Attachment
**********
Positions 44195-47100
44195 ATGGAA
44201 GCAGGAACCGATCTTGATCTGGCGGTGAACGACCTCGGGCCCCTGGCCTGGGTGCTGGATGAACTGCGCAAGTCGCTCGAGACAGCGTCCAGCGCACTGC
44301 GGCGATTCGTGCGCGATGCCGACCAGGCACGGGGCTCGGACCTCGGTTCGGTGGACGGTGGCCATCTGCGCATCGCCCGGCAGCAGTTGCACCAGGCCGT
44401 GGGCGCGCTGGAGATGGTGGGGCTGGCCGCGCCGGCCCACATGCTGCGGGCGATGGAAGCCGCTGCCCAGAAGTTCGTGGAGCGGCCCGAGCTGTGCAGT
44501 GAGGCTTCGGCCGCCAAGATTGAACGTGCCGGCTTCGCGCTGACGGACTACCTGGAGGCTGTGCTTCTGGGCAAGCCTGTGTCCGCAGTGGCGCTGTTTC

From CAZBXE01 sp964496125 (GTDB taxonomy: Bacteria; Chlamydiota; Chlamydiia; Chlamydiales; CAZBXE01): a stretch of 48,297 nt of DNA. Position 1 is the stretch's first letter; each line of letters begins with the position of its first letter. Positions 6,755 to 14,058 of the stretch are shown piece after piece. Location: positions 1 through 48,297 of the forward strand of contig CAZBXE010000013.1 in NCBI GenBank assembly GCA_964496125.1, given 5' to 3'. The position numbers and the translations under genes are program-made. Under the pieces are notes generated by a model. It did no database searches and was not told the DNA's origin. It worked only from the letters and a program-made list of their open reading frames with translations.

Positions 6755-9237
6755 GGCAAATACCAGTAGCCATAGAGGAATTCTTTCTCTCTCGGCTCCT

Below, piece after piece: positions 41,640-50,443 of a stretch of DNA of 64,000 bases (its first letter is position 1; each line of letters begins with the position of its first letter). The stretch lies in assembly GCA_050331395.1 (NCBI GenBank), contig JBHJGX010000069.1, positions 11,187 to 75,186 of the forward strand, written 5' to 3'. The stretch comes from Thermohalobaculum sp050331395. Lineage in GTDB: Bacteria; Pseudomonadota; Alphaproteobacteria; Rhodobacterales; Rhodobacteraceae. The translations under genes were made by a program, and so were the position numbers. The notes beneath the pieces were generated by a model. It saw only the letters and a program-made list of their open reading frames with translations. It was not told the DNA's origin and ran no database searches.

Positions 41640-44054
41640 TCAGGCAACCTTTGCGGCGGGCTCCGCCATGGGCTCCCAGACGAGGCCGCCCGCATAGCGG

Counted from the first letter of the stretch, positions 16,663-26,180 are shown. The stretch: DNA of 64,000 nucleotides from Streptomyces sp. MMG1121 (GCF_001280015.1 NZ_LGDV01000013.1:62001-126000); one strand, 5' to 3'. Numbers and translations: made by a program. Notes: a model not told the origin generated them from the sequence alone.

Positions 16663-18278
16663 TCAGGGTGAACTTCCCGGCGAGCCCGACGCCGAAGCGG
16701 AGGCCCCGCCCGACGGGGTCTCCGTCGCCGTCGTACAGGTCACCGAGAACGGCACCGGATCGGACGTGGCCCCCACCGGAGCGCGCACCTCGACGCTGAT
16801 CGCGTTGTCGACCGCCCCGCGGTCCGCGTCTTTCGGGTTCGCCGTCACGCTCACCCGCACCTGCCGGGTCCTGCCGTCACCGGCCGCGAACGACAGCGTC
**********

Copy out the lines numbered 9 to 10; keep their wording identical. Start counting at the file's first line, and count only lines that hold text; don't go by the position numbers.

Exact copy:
6755 GGCAAATACCAGTAGCCATAGAGGAATTCTTTCTCTCTCGGCTCCT

Below, piece after piece: positions 41,640-50,443 of a stretch of DNA of 64,000 bases (its first letter is position 1; each line of letters begins with the position of its first letter). The stretch lies in assembly GCA_050331395.1 (NCBI GenBank), contig JBHJGX010000069.1, positions 11,187 to 75,186 of the forward strand, written 5' to 3'. The stretch comes from Thermohalobaculum sp050331395. Lineage in GTDB: Bacteria; Pseudomonadota; Alphaproteobacteria; Rhodobacterales; Rhodobacteraceae. The translations under genes were made by a program, and so were the position numbers. The notes beneath the pieces were generated by a model. It saw only the letters and a program-made list of their open reading frames with translations. It was not told the DNA's origin and ran no database searches.